Physical activity: keep active, keep healthy

Physical activity: keep active, keep healthy

It has long been known that physical activity is good for our health. There is increasing evidence that even moderate amounts of exercise can dramatically improve our physical health and reduce the risks of certain diseases.

Physical inactivity has implications for individuals and wider society. For example, people who lead inactive and sedentary lifestyles are likely to experience poorer mental and physical health, are going to be less able to work to their full potential or at all, and physical inactivity is estimated to cost the UK £7.4 billion every year.

Effects of physical inactivity on UK workforce
The UK population, as with most other countries, is much less active than in previous generations. The use of handheld devices has increased, motor vehicles have become a preferred mode of transport and a culture of convenience has enabled more at-home deliveries of food and other goods.

The working world has also changed as people spend more time sitting at desks, a behaviour which has been accelerated by the prevalence of home working as a result of the coronavirus pandemic. Recent surveys have found 80% of desk workers spend between four and nine hours sitting at their workstation every day.

This reduction of moving around and partaking in physical activity can lead to weight gain and other associated health risks as well as lower productivity and motivation levels, all of which have a significant impact on businesses and the wider economy.

Physical activity can improve workers’ overall health and wellbeing, including their feelings of motivation and productivity levels which in turn can reduce the likelihood of presenteeism – people who go to work when they feel unwell either physically or mentally or both – and long-term absences.

Benefits of exercise on physical health
Regular physical activity has been proven to improve overall wellbeing as it can help to:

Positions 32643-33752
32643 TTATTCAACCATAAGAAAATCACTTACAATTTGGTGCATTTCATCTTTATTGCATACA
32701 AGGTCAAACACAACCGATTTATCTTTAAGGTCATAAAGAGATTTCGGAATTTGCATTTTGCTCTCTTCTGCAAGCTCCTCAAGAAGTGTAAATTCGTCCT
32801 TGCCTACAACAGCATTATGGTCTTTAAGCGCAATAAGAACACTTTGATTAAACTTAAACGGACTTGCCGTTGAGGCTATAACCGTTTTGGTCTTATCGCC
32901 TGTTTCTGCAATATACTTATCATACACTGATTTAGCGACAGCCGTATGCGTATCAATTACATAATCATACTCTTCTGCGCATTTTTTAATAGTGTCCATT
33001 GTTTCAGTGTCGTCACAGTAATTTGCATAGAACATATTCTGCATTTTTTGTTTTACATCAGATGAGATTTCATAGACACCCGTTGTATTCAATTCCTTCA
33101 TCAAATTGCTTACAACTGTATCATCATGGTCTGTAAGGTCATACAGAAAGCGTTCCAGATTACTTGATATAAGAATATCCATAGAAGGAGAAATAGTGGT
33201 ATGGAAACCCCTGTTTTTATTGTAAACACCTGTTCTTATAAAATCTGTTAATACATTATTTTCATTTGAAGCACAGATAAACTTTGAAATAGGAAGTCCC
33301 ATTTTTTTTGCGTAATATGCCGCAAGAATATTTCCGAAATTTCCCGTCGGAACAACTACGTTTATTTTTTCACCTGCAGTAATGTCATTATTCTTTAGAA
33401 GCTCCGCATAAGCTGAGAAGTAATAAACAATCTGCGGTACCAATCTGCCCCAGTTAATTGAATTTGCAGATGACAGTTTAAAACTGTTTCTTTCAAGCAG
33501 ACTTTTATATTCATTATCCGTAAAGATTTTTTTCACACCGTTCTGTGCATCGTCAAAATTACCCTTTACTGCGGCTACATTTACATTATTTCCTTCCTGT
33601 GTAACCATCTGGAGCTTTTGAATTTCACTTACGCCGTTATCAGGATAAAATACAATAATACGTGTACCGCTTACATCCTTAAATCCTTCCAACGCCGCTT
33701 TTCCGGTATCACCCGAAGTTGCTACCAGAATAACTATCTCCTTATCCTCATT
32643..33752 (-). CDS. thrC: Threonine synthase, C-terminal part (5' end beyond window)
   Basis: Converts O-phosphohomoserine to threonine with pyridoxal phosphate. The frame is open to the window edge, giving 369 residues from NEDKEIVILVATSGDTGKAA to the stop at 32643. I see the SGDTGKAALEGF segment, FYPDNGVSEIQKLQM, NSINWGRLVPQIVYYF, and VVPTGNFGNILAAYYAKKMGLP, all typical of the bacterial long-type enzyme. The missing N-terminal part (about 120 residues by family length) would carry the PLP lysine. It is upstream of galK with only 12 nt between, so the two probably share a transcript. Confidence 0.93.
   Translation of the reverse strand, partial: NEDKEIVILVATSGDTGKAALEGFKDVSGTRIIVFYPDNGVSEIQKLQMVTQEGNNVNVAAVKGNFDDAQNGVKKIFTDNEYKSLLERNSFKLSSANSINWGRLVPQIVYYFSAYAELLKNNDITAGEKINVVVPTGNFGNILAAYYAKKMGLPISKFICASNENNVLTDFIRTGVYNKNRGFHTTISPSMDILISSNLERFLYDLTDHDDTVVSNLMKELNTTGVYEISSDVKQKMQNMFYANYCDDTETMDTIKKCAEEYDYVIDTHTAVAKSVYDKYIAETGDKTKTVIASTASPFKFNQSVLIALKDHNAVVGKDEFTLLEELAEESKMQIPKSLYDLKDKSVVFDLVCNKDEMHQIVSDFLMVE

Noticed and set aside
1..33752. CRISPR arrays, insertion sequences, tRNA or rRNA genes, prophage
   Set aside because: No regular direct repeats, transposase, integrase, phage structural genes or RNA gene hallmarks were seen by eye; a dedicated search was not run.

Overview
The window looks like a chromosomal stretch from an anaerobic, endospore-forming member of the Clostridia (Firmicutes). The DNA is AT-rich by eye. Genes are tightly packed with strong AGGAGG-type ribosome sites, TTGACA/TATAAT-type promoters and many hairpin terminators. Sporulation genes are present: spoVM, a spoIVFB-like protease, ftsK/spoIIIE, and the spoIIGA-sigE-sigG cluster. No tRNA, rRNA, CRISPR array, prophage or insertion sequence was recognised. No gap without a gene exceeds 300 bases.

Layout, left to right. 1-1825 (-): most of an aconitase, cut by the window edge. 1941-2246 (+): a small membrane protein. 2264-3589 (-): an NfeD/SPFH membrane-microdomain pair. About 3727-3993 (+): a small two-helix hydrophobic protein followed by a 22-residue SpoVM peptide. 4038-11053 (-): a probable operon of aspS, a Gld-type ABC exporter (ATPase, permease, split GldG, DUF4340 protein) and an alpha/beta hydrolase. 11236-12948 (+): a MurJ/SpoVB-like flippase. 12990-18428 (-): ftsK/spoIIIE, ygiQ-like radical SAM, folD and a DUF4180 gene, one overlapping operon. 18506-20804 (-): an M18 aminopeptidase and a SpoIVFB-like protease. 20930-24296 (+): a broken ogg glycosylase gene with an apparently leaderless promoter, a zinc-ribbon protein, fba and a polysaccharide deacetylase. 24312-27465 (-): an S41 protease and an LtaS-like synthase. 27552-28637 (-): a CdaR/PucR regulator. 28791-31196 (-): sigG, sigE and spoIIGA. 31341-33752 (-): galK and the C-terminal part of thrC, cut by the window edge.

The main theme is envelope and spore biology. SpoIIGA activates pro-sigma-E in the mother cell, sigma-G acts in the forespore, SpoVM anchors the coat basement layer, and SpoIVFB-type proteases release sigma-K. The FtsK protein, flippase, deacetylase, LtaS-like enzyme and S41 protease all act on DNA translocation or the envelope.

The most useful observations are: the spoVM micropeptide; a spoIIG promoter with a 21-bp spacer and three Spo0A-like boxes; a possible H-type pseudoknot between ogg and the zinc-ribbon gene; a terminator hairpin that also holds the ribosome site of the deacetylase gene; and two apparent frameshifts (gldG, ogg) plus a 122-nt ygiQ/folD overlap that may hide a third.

• control blood pressure and keep it within healthy levels
  • prevent some cancers
  • control blood glucose levels, reducing the risk of Type 2 diabetes
  • increase the number of calories people burn to help maintain a healthy weight.

Benefits of exercise on mental health

Regular physical activity can maintain and improve mental health:

  • exercise releases chemicals in your brain that make you feel good
  • boosts your overall mood and in many cases reduce feelings of depression.

How to keep active at work and at home
There are many things we can do to keep active and it can be far easier to embed small changes into our day-to-day lives so that exercise isn’t perceived as such an arduous task.

  • Walk or cycle instead of drive: can the trip to the local shop be done on foot rather than by car? Small everyday changes like this can increase your activity and become part of your overall lifestyle.
  • Move around more at work:if it is safe and practical to do so, move away from your workstation regularly and perform another task, like making a drink. It is also a good idea to take regular breaks from your screen to maintain good eyesight and prevent developing musculoskeletal disorders.
  • Change of workstation: following a workstation assessment, it may be deemed necessary to change the height of the desk or screen for an employee, or alter what surrounds their work area, for example investing in a standing desk which can improve blood flow and reduce the risk of musculoskeletal disorders.
  • Lunchtime walk:whether you are working from home or at an office or factory, a walk during your lunch break is a great way to break up the day and fit in exercise.
  • Join a gym:gyms and leisure centres often have a variety of membership schemes. Local councils may subsidise memberships depending on individual circumstances.
  • Home workouts: if you are spending much more time at home and feel safest exercising indoors, there are a variety of exercises and routines you can do from the comfort of your own home.

Want to help your employees become more active?

We can provide employee wellbeing sessions for your team, which include general medical assessments and an advice service for team members to help improve their overall health.

If you would like support and advice regarding the health of your team, get in touch with us via email: or phone: 0121 601 4041.

Sources: NHS (2022) Mental Health Foundation (2021); (2021); Glasgow Caledonian University (2021); British Heart Foundation (2020); HR Magazine (2018); Personnel Today (2019)